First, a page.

V-Drum Sander

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Project by Paul Pomerleau posted 12-21-2011 04:15 AM 17193 views 70 times favorited 25 comments Add to Favorites Watch

My next project that I want to make are end-grain cutting boards.
But I heard the horror stories of flattening them through the thickness planer.
I needed a drum sander and saw a lot of plans for home made ones.
I drew up some plans using Sketchup and started to build one.
Picked up all the hardware locally and I already had all the wood in my shop.
The drum is 25 pieces of 3/4” MDF on a 7/8” solid steel shaft.
The 1/4hp 1725rpm furnace motor is linked to the drum via a 1/2” power-link belt.
I even added a safety toggle switch to match the other tools in the shop.
The only thing missing is the sandpaper rolls.
I have looked and found that no one carries it in the Ottawa area.
I finally found some online from a store located around Niagara Falls.
I ordered a few rolls of different grits, but being this close to Christmas I fear that it will be in the new year before arriving at my place.
I can’t wait to make a few cutting boards, so I hope they arrive soon.
Thanks for looking.

-- Close to Ottawa Ontario Canada

25 comments so far

View a1Jim's profile


118240 posts in 4815 days

#1 posted 12-21-2011 04:18 AM

Wow Paul this is one cool sander.


View Dusty56's profile


11866 posts in 4926 days

#2 posted 12-21-2011 05:24 AM

Very nice build : ) I hope you get your paper sooner than later !!

-- I'm absolutely positive that I couldn't be more uncertain!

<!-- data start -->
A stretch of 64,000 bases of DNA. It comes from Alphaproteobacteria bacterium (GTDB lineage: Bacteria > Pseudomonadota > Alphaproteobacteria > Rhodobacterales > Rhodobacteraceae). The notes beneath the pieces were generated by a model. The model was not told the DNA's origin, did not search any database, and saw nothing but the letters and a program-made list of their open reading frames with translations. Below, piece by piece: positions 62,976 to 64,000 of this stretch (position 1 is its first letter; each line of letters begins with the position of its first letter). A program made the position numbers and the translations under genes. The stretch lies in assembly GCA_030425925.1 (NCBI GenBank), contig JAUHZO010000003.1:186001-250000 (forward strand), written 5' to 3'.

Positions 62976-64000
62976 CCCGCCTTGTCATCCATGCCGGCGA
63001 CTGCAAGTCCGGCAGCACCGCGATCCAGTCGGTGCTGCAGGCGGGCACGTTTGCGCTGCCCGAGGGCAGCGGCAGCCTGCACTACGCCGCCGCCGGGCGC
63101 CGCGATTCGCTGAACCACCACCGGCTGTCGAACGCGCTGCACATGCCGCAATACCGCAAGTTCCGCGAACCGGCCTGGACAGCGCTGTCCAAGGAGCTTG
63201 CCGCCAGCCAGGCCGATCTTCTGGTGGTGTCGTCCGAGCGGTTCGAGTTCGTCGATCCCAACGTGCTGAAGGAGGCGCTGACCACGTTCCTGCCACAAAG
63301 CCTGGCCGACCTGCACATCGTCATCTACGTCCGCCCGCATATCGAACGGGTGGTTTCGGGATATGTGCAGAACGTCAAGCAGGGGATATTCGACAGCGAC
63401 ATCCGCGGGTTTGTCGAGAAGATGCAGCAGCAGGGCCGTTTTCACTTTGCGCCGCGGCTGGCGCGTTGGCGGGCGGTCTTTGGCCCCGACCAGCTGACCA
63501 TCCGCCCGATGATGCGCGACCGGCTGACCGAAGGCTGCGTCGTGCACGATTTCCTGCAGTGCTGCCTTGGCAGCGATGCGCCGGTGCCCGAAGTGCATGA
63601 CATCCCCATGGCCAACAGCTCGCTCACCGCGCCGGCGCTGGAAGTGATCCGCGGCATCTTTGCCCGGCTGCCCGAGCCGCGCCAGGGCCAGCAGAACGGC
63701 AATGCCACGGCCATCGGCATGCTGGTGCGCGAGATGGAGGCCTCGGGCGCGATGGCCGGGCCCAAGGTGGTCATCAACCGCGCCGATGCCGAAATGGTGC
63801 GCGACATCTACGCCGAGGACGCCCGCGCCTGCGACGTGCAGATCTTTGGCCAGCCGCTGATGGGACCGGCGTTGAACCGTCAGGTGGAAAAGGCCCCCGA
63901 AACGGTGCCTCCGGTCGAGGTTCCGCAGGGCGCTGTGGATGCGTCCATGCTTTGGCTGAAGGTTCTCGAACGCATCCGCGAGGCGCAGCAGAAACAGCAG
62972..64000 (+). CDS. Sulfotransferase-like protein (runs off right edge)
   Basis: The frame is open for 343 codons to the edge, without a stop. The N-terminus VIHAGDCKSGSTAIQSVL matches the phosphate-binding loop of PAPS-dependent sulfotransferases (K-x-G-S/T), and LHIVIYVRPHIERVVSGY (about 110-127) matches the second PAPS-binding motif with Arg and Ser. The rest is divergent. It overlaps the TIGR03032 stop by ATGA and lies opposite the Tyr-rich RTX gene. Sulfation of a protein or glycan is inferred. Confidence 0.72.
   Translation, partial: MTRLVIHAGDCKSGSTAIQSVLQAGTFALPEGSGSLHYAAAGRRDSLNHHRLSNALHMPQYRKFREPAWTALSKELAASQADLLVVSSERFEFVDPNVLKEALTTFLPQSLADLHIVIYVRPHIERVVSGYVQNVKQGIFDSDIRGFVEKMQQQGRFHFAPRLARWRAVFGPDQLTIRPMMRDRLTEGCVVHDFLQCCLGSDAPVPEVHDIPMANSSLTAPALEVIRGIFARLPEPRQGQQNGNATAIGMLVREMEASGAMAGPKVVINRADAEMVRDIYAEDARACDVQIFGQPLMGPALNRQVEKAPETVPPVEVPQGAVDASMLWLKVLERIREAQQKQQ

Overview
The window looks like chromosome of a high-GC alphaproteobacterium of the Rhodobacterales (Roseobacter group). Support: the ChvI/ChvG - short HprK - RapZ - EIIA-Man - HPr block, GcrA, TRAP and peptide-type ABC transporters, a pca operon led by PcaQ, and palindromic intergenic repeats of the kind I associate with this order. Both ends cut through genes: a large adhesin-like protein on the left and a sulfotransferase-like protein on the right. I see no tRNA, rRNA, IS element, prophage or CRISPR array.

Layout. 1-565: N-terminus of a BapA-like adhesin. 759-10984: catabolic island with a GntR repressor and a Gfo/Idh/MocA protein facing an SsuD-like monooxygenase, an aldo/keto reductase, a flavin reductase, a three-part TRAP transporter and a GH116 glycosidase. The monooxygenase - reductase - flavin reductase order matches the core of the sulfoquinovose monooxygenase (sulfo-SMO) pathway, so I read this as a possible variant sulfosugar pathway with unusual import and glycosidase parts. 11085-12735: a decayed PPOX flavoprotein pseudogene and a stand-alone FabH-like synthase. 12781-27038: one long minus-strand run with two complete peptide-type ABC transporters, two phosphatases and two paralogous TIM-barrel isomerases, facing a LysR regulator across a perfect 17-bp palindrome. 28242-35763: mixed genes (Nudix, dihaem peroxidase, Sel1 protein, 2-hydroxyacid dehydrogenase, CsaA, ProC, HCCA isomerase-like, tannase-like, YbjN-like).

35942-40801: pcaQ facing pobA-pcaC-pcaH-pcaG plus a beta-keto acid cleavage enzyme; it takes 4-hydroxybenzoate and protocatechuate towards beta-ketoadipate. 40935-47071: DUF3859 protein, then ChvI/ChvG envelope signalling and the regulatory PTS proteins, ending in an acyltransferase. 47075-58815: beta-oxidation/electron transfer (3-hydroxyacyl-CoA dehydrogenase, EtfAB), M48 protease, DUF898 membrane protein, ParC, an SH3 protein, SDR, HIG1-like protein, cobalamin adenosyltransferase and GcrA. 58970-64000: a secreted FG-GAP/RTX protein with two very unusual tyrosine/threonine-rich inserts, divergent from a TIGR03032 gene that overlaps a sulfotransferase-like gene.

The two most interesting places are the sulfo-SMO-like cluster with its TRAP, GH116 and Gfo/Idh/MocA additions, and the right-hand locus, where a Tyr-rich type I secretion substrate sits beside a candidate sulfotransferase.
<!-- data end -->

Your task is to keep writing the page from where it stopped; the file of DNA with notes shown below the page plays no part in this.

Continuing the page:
View Brian Strothcamp's profile

Brian Strothcamp

114 posts in 3931 days

#3 posted 12-21-2011 05:25 AM

Dont forget dust collection ;)

View rweitz's profile


140 posts in 4316 days

#4 posted 12-21-2011 07:22 AM

Nice job – wish I had room for all the tools I wanted to have.

-- You cannot build a reputation on what you are going to do. - Henry Ford

View SisQMark's profile


384 posts in 3838 days

#5 posted 12-21-2011 08:30 AM

Outstanding build! Let us know how it works, after you get your paper that is. Very useful tool.

-- Don't waste today, it is yesterdays tomorrow!~SisQMark

View Roger's profile


21055 posts in 4042 days

#6 posted 12-21-2011 03:49 PM

nice project. I agree with Brian about the dust collection. let us know how it does

-- Roger from KY. Work/Play/Travel Safe. Keep your dust collector fed. [email protected]

View CharlieM1958's profile


16292 posts in 5456 days

#7 posted 12-21-2011 04:18 PM

I’m definitely wanting to make one of those. Nice job!

-- Charlie M. "Woodworking - patience = firewood"

View BrianA's profile


129 posts in 4267 days

#8 posted 12-21-2011 06:37 PM

I built one also. Love it. Mine has a 30” PVC drum. Most that I have seen (mine included) has the motor in the back and spins toward the front. Did I miss something or is your set up different?

Brian A

View BigRich's profile


24 posts in 3665 days

#9 posted 12-21-2011 06:52 PM

Nice project build. I also was wondering about rotation. My other thought was about holding the work piece tight against the sanding drum?

View SnowFrog's profile


102 posts in 3784 days

#10 posted 12-21-2011 07:06 PM

Very nice and simple. I like the elegance of simpler solution.

On that subject, I noticed looking at a few people that have built these types of drum sanders that some like you have the drum below the table and some have them over the table. The over the table model require table height adjustment.